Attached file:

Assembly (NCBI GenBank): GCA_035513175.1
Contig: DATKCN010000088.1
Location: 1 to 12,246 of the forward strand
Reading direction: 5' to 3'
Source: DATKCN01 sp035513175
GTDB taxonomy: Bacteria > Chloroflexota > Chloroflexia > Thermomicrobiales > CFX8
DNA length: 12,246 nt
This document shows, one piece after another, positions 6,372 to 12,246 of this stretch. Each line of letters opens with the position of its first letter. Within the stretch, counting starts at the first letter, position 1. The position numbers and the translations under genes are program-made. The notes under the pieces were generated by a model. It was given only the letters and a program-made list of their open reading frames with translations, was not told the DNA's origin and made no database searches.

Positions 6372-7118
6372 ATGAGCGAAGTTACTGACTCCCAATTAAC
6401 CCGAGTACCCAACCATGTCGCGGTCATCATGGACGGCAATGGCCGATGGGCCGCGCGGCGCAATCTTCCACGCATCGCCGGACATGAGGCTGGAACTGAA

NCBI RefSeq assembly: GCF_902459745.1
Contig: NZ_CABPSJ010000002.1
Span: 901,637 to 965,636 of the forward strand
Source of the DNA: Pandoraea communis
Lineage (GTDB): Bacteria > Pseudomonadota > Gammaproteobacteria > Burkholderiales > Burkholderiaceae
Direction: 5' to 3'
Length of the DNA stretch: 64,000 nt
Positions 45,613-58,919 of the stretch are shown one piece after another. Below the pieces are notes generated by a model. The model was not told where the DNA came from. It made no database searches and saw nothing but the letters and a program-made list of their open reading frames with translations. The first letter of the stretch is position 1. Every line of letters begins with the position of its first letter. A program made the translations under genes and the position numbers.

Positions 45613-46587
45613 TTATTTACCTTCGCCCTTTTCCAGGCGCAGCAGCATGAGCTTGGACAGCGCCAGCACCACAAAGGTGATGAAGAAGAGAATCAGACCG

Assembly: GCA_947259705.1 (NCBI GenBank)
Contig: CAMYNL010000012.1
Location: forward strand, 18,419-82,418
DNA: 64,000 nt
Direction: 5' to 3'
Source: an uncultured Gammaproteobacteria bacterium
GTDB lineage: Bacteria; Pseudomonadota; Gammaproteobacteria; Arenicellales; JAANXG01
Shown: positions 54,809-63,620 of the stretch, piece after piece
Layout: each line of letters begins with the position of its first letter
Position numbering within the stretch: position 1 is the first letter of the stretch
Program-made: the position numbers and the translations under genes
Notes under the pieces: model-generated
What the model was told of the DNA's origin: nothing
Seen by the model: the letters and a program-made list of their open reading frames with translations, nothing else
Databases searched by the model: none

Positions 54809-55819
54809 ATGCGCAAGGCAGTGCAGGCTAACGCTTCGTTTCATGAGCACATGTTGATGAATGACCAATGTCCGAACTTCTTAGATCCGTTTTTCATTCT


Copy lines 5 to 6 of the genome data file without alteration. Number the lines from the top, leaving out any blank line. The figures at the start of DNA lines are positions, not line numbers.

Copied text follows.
Source: DATKCN01 sp035513175
GTDB taxonomy: Bacteria > Chloroflexota > Chloroflexia > Thermomicrobiales > CFX8